Oil pressure gauge barely moves (SOLVED) (1 Viewer)

Joined
Dec 9, 2007
Messages
127
Location
Marietta GA
After not getting any good feedback I tried it and posted about the results HERE. Read on for original posting.

Should I just bend my oil pressure bimetal mechanism to get it into a reasonable range?
If so where should I bend it?
Also WTF is inside the oil pressure sender?
I've been through 10 of the 50 pages returned by site search and used google to search the site to no avail.
In way of explanation:

My mechanic attached my oil pressure lead to the ground pin. Probably knocked it off while changing the fuel pump.
I drove it and noticed that it was pegged.
I moved the lead to the center and now it barely moves.
The oil pressure is good. The sender is practically new.
I checked the gauge resistance and it is 45 ohms service manual says it should be 55 ohms.
If I check it in series with a 3 watt bulb as described in the service manual it barely moves.
If I put 12.5v (starting battery) across it and moves nicely and draws 250mA which calculates out to about 50 ohms (bad ohm meter maybe?)
I'm assuming the gauge is a bimetal actuator that is heated by a resistance wire and that the "sender" modulates the current and thus the heating of the bimetal actuator.
I also assume that the resistance wire failure mode is open circuit.
Since the wire clearly heats the bimetal actuator the heating wire has full nominal function, given the previous statement.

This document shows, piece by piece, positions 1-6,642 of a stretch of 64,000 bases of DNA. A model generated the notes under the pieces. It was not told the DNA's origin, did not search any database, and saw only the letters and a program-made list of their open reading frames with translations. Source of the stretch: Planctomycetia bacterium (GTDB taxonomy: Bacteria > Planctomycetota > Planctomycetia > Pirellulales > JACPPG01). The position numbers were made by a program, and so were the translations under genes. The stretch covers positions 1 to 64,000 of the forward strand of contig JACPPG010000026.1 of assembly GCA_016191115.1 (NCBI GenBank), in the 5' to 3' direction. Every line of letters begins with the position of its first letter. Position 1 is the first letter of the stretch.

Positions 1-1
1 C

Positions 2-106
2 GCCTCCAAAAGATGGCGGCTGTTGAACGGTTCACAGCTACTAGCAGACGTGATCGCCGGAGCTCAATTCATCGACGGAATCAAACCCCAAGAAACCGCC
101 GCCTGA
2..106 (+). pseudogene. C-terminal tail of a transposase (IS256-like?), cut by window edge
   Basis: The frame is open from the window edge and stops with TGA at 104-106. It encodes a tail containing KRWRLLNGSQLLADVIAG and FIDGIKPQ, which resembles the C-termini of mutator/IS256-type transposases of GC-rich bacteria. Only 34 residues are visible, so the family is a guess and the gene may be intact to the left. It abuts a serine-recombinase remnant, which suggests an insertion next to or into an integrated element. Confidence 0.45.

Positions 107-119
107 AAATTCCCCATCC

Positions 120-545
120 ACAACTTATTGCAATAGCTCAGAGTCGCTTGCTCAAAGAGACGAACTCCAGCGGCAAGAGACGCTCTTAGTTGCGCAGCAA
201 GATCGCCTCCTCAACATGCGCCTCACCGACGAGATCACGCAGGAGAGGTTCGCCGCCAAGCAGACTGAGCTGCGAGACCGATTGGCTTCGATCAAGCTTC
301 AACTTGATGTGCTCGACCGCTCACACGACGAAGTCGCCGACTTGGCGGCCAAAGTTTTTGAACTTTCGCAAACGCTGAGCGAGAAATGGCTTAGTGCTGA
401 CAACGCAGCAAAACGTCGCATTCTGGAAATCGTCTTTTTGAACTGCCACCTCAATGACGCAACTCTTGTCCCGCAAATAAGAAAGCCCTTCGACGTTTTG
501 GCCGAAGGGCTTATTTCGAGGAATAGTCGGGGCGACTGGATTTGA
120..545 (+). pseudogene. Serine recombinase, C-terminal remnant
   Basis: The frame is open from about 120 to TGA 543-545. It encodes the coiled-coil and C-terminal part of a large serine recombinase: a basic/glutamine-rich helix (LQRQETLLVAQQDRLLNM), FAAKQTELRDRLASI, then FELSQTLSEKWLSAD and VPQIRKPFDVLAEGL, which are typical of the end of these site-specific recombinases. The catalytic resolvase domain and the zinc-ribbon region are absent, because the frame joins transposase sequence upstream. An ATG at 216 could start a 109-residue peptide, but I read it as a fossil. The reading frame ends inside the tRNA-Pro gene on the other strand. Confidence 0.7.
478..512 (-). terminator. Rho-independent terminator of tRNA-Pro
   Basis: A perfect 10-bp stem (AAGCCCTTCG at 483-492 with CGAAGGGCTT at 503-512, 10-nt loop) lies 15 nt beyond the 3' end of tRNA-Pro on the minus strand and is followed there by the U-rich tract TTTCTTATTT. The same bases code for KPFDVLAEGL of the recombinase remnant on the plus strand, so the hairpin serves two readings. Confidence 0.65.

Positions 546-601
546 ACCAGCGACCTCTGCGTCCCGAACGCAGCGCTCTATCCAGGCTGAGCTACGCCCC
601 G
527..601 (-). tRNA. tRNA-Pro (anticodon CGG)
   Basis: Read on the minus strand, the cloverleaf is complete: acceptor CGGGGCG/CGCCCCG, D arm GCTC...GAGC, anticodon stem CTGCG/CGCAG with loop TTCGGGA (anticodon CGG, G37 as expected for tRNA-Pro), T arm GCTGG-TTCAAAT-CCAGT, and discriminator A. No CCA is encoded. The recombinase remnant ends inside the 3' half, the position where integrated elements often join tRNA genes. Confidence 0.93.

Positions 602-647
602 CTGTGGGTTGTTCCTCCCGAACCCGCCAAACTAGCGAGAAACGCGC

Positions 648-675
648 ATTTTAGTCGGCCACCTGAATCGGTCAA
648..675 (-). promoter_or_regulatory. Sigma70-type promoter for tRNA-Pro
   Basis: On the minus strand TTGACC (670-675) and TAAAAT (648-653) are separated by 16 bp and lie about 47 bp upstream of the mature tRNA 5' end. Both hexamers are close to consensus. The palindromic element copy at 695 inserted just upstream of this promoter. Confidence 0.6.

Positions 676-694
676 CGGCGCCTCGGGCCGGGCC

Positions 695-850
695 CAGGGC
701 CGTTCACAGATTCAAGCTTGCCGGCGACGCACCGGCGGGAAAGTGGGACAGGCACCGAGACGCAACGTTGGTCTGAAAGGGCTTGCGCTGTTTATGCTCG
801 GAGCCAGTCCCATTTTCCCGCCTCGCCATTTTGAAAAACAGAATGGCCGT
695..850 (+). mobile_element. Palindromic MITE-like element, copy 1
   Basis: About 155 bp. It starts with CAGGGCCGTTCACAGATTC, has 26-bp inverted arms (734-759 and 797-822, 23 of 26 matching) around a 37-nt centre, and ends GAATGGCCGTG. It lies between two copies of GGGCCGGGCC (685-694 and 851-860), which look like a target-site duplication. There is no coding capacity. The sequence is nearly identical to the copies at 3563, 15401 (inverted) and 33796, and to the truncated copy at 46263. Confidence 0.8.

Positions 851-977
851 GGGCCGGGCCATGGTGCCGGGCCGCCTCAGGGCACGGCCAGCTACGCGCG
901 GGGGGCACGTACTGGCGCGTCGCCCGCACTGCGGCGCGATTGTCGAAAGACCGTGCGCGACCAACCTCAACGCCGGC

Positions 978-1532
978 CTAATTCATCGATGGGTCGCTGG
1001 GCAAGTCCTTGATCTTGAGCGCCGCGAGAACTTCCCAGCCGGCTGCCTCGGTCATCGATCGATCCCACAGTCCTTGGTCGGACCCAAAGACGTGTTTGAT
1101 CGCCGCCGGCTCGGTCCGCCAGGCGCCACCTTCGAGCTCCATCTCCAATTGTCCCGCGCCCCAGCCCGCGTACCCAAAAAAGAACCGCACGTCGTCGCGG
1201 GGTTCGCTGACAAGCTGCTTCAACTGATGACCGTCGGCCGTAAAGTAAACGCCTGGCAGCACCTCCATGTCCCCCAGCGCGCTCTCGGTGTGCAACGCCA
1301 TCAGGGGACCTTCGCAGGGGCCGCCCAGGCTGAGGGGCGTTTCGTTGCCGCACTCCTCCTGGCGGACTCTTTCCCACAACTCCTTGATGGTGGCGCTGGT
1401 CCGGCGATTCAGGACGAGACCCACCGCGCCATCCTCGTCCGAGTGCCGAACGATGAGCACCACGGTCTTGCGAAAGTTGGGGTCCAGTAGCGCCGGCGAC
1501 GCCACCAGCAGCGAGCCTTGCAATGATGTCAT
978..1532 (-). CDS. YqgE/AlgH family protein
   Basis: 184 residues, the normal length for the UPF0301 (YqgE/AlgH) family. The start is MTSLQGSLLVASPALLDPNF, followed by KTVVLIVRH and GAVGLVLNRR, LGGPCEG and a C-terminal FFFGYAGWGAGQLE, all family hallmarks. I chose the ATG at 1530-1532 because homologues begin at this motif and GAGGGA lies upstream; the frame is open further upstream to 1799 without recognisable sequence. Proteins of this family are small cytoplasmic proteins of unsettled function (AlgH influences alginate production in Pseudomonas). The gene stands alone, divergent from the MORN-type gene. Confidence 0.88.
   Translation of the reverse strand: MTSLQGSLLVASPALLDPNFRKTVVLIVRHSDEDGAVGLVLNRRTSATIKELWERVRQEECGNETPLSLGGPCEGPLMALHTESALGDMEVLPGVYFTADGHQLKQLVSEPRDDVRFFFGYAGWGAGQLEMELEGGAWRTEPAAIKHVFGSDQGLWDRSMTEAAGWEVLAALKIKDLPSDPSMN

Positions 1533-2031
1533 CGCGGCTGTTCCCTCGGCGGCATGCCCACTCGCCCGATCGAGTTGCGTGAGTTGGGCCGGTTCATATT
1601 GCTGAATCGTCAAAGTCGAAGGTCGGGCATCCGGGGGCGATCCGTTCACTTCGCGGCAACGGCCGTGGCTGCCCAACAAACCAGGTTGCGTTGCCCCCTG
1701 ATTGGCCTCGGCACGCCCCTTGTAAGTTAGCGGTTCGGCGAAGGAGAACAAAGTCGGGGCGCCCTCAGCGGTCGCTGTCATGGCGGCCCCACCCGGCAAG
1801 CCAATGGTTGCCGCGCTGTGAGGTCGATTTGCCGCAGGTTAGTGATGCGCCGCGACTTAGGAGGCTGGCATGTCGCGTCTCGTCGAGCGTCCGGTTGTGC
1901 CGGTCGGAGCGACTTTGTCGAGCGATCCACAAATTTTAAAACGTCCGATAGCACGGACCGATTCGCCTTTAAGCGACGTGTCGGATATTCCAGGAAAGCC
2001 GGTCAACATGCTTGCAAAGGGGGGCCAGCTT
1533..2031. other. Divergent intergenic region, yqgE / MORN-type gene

Therefore the electrical fundamentals of the gauge are intact but perhaps the mechanical part is out of calibration.
The only way to "adjust" the mechanical part is to bend the bimetal part as far as I can tell.

I have also checked the sener per the manual.
With the engine off no continuity through the sender.
With the engine running the light goes full on for a few seconds then gets dimmer and starts to fluctuate.
If I put a current meter on it the current fluctuates after a few seconds
I can not really see a difference between high and low RPM.
WTF is going on inside the sender? I had assumed it would be some sort of variable resistor but clear from what the manual say to do for diagnostic and what I measured it isn't just a rheostat. I find the few seconds of current before it start fluctuation to be particularly perplexing.
 
Last edited:
Joined
Dec 9, 2007
Messages
127
Location
Marietta GA
Gauge is probably bad now that the wire was hooked to the ground
True it doesn't work but it would seem that I should be able to repair it. If I had to rewrap the heating wire (ie it was an open circuit) I'd be daunted but that doesn't appear to be the case.
 

tmxmotorsports

SILVER Star
Joined